Insulin Initiation Dose Calculator (type 2 Diabetes)

Insulin Initiation Dose Calculator (type 2 Diabetes)

Tweet This calculator helps people with diabetes to determine the correct initial insulin dose for type 2 diabetes patients. This calculator was invented in the UK Prospective Diabetes Study (Source: N England Journal of Medicine; 357: September 21). How to use the Insulin Initiation Dose Calculator To calculate the number of units required per day, simply input: Your weight Your height Your fasting blood glucose Your gender You will then be presented with the initial dose in IU/day. This tool is meant for indicative purposes only. Please consult your GP or healthcare team to determine your insulin initiation dose. Tweet Type 2 diabetes mellitus is a metabolic disorder that results in hyperglycemia (high blood glucose levels) due to the body: Being ineffective at using the insulin it has produced; also known as insulin resistance and/or Being unable to produce enough insulin Type 2 diabetes is characterised by the body being unable to metabolise glucose (a simple sugar). This leads to high levels of blood glucose which over time may damage the organs of the body. From this, it can be understood that for someone with diabetes something that is food for ordinary people can become a sort of metabolic poison. This is why people with diabetes are advised to avoid sources of dietary sugar. The good news is for very many people with type 2 diabetes this is all they have to do to stay well. If you can keep your blood sugar lower by avoiding dietary sugar, likely you will never need long-term medication. Type 2 diabetes was formerly known as non-insulin-dependent or adult-onset diabetes due to its occurrence mainly in people over 40. However, type 2 diabetes is now becoming more common in young adults, teens and children and accounts for roughly 90% of all diabetes cases worldwi Continue reading >>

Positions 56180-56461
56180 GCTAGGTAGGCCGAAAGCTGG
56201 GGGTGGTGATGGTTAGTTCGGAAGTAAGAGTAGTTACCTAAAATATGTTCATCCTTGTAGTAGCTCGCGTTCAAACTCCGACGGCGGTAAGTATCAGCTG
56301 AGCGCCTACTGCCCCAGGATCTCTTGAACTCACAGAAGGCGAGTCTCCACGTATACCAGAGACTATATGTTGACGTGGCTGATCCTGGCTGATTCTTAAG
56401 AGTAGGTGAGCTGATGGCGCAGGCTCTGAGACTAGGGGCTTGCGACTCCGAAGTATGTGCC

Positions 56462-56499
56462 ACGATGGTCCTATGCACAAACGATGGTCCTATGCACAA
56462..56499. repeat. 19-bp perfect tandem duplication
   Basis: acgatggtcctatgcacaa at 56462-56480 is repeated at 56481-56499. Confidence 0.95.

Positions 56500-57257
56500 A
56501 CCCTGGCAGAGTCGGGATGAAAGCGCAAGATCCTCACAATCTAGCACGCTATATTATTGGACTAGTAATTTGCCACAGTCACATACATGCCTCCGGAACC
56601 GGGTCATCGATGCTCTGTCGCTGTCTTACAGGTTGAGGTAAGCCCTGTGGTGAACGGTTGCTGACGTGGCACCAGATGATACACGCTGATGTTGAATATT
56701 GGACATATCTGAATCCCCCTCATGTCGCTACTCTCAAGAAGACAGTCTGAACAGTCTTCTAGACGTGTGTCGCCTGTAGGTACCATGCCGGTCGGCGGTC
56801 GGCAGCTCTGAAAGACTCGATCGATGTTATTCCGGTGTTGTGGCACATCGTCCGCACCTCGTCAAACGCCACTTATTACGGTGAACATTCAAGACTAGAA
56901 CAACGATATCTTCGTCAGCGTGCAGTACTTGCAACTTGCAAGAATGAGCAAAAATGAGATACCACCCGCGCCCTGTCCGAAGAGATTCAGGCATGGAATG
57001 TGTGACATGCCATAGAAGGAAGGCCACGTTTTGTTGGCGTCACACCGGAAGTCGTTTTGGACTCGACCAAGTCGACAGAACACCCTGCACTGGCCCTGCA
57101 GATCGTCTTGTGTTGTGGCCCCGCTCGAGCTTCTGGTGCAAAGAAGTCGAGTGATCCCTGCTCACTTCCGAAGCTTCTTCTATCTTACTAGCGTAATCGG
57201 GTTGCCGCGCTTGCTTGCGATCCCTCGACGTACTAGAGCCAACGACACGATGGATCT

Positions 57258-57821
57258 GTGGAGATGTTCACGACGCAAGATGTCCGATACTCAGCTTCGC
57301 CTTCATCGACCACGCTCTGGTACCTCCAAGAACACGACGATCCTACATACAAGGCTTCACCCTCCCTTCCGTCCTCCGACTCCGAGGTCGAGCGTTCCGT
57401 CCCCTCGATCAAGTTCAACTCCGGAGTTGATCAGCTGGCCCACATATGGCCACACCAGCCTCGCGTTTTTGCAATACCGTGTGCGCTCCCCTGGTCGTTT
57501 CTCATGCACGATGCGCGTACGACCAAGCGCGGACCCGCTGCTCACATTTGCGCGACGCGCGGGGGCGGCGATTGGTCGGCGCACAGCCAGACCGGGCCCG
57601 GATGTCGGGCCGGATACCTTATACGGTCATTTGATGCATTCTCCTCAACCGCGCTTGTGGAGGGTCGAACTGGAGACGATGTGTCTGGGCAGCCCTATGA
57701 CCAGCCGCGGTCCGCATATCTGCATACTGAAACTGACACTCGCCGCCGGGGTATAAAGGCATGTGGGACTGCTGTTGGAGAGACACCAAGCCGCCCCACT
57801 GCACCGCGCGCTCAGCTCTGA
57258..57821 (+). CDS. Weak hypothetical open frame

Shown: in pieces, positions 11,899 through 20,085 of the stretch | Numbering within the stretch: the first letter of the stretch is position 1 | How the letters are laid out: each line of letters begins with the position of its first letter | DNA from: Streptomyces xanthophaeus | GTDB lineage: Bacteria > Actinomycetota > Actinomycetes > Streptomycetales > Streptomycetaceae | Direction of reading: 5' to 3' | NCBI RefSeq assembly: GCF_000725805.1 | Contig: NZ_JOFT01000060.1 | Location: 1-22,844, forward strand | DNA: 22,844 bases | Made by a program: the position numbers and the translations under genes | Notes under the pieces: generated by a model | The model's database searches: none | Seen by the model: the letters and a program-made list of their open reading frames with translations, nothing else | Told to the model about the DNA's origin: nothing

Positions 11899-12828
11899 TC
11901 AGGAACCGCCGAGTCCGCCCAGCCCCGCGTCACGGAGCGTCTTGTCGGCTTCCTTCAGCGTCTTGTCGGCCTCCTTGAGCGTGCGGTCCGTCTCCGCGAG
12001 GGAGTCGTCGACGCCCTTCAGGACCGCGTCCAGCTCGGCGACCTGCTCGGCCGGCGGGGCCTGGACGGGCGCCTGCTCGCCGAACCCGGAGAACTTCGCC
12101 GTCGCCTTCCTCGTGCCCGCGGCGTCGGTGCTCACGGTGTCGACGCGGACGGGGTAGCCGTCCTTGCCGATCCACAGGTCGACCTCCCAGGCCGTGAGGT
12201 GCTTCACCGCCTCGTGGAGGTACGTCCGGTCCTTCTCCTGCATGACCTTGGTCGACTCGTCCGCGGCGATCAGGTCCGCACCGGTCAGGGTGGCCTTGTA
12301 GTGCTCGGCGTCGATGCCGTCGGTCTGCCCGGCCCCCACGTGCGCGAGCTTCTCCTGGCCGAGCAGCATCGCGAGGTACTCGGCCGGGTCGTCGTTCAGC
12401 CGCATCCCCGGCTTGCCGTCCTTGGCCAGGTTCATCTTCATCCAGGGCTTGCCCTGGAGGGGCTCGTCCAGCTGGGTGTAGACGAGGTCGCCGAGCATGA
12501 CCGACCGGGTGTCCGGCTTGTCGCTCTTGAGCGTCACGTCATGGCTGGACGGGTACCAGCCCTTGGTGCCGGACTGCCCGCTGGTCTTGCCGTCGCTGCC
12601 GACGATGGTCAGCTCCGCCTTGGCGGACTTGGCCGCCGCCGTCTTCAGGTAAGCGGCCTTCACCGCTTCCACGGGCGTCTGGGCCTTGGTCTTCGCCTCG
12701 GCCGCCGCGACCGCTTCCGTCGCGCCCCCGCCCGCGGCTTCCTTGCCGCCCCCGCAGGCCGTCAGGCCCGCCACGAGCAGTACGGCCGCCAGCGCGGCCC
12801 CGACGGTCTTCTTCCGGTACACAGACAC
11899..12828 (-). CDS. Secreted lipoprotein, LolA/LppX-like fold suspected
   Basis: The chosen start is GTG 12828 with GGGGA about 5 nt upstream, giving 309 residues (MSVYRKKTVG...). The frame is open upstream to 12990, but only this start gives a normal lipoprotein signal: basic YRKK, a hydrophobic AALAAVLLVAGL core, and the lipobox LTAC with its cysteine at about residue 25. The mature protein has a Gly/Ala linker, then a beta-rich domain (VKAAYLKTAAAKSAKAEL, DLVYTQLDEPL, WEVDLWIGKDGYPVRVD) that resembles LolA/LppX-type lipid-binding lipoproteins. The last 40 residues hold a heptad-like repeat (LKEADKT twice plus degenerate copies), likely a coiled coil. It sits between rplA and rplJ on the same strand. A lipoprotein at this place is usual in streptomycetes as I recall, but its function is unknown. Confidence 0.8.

Mysugr Bolus Calculator – Get Help With Your Insulin Dose (currently Available In Eu)

Mysugr Bolus Calculator – Get Help With Your Insulin Dose (currently Available In Eu)

back to Overview It's time for lunch. Your blood sugar is 165 mg/dl (9.2 mmol/L). You have a big slice of pizza, a bag of chips, and a cold Diet Coke waiting for you. How much insulin do you take? I can think of a few ways this goes: There’s not much to think about. You always eat the same thing and always take the same amount of insulin. You define the phrase “creature of habit.” You hate thinking about all of this stuff, so you just guess. You love doing a bunch of math before every meal, so calculating your insulin dose is fun and easy. I can relate to the first two. There’s a lot of value in routine, and I’ve also done my share of guesstimating. That last one? Enjoying all of the diabetes math? I’m sorry. That’s just weird. (I’m teasing. Kind of…) But there’s another option, and it makes thinking about your insulin doses easier and more precise. I’m talking about a bolus calculator. If you wear an insulin pump, you’re probably already using one (they’re often built in). You’re welcome to stay and read, but there’s not much new information for you here. However, if you’re using injections (syringes or pens), like most people with diabetes, then stick around. This article should be helpful. So you don’t have (or want) an insulin pump, but I bet you have a smartphone. What does that mean? It means that you should meet mySugr’s Bolus Calculator. It’s a module integrated into the mySugr app that helps with your insulin doses (note: mySugr Bolus Calculator is currently approved for use in Europe). What the heck is a “bolus,” you ask? Great question. A bolus, in our case, is a single dose of insulin given all at once. In other words, it’s your mealtime shot or a shot to fix a high blood sugar. mySugr’s Bolus Calculator examines Continue reading >>